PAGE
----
My mother is now 93-and-a-half years young, and for the past year has been living in an assisted living facility with a caring staff and a strong sense of community. She settled quickly into her new routine and has embraced her new lifestyle.
One of the greatest challenges she has faced in the last decade is the decline of her short term memory. I have watched her frustration evolve from annoyance to anger to a belligerent acceptance. Until recently, when her attitude has matured into a distinctly different approach.
I noticed it a few weeks ago on a recent visit with her. My husband and I will often take our two canine companions along with us to visit my mother when the weather is nice. There is a large veranda at her facility, with comfortable chairs for the residents to sit and enjoy being outside in a protected setting. Since pets are not allowed inside the building, my husband will walk the dogs around the grounds, while I go to my mother’s room and escort her to the veranda. She adores our dogs, as do many of the residents, so our visit becomes quite the event.
During our last visit, my mother introduced us to a resident who was making a fuss over our dogs. Her friend said with a smile, “Oh, honey. Very kind of you to introduce your family, but you know I won’t remember their names.” My mother laughed at her friend’s response and they continued to chat about their lack of memory at this stage in their lives.
As I listened to their banter, I realized they have become proud of both their mental and physical shortcomings. It’s as if they are wearing them like a badge of honor…an embroidered emblem sewn onto the shoulder of their blouses announcing to the world, “Look here, folks! I have lived on this earth for so long that my memory and my body no longer work so good! And you know what? It doesn’t matter a bit because I am still alive and kicking!”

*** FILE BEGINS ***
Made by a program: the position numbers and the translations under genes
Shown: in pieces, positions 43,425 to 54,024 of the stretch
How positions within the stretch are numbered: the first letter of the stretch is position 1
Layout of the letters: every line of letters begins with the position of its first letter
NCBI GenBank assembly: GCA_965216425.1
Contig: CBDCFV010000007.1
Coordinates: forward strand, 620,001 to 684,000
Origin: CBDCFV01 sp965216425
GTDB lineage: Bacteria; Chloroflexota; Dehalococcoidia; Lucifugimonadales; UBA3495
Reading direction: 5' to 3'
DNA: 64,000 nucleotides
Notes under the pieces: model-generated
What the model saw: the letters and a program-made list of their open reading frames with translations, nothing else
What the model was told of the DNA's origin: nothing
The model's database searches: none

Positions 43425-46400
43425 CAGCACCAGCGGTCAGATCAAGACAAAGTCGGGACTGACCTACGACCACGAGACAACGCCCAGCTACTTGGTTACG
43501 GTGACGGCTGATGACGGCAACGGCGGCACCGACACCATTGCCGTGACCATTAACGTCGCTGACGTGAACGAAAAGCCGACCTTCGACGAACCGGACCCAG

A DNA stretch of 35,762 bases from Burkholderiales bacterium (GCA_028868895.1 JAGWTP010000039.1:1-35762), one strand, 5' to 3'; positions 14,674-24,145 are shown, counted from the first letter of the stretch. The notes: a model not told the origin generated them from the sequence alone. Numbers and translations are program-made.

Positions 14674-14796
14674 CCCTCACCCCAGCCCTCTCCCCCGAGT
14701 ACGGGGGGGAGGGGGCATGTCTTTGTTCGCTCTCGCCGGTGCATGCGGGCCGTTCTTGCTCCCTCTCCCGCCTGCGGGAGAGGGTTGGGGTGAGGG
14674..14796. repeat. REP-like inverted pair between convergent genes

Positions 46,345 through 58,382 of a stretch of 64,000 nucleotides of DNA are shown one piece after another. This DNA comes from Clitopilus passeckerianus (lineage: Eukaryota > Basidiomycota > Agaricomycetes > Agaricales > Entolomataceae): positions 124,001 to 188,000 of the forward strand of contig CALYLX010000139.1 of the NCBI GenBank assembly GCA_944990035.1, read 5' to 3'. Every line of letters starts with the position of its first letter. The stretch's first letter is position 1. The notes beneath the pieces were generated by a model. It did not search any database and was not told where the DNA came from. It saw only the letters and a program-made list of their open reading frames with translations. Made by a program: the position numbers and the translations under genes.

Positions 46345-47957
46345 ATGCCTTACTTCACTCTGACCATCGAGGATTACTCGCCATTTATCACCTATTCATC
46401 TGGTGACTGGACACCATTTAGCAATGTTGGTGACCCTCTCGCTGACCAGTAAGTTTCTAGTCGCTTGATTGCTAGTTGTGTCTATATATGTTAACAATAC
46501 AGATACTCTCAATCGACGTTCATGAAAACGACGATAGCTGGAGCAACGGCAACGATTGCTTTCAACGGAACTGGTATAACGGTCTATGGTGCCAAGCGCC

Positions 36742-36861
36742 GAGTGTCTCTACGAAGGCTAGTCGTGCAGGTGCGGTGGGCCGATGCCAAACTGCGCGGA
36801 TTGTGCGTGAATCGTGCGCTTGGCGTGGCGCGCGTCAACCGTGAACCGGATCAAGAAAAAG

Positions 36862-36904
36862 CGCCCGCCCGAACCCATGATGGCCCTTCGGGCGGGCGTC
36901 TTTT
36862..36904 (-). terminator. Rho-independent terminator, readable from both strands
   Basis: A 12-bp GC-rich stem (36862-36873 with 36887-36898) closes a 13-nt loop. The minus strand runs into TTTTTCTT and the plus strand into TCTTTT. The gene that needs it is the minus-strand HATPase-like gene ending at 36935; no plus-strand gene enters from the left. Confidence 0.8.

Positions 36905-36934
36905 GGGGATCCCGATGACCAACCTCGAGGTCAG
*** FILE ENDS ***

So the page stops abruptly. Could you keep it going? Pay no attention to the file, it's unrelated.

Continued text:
In that moment I realized how important it has been for my mother to be around other people on a daily basis. And not just those who are of her generation. She enjoys the companionship of her caregivers along with her newfound friends. She now understands she is not alone in battling her memory loss. She is not losing her intelligence and dumbing-down. And she has rediscovered her sense of humor. And by doing so, has regained a sense of self-worth.
As I share this journey with my mother at this stage in her life, I am appreciative of all she has taught me. Right from wrong. How to show compassion and have patience. How to be independent and to remain confident in who you are.
And she is still teaching me. How to age with grace and dignity. How to take each challenge as it comes. And most importantly, how vital it is to keep your sense of humor through it all.